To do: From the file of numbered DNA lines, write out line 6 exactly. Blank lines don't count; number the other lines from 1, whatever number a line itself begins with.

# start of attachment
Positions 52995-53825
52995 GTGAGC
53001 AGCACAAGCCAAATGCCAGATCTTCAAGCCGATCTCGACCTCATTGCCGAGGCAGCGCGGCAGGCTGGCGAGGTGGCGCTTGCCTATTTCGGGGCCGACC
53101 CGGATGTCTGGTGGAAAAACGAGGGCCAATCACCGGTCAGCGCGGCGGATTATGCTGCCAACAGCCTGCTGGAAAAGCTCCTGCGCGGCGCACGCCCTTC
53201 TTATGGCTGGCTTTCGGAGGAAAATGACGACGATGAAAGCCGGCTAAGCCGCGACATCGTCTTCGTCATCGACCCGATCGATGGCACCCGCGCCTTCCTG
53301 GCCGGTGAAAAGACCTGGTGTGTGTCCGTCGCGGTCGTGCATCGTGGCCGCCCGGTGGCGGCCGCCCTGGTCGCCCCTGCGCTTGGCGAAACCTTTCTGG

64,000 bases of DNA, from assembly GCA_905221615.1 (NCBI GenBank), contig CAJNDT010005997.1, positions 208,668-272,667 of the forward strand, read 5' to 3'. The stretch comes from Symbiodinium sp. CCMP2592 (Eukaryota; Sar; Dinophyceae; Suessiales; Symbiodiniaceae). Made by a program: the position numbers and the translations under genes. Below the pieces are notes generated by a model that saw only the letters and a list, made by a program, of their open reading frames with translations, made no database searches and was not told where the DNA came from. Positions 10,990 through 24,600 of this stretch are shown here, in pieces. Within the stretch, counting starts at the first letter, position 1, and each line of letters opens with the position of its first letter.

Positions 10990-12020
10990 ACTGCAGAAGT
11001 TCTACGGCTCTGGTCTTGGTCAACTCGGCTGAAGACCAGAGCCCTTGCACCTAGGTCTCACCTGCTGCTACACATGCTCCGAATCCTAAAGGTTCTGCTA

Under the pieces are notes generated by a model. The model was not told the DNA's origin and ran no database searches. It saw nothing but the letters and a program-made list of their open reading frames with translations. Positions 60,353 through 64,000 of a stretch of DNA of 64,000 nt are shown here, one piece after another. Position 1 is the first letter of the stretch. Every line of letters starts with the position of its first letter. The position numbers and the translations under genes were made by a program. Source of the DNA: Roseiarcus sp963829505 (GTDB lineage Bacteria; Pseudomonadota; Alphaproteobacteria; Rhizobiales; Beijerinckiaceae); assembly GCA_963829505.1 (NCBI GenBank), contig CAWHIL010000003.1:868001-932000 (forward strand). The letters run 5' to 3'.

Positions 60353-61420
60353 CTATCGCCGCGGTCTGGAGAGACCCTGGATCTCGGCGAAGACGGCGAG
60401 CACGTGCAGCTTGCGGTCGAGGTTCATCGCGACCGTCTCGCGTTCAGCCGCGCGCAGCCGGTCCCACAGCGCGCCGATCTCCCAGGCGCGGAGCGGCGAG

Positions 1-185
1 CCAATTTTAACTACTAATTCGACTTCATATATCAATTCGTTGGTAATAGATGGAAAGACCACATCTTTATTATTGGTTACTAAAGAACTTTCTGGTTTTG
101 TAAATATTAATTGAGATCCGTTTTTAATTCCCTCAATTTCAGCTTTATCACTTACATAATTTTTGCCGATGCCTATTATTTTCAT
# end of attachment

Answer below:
53301 GCCGGTGAAAAGACCTGGTGTGTGTCCGTCGCGGTCGTGCATCGTGGCCGCCCGGTGGCGGCCGCCCTGGTCGCCCCTGCGCTTGGCGAAACCTTTCTGG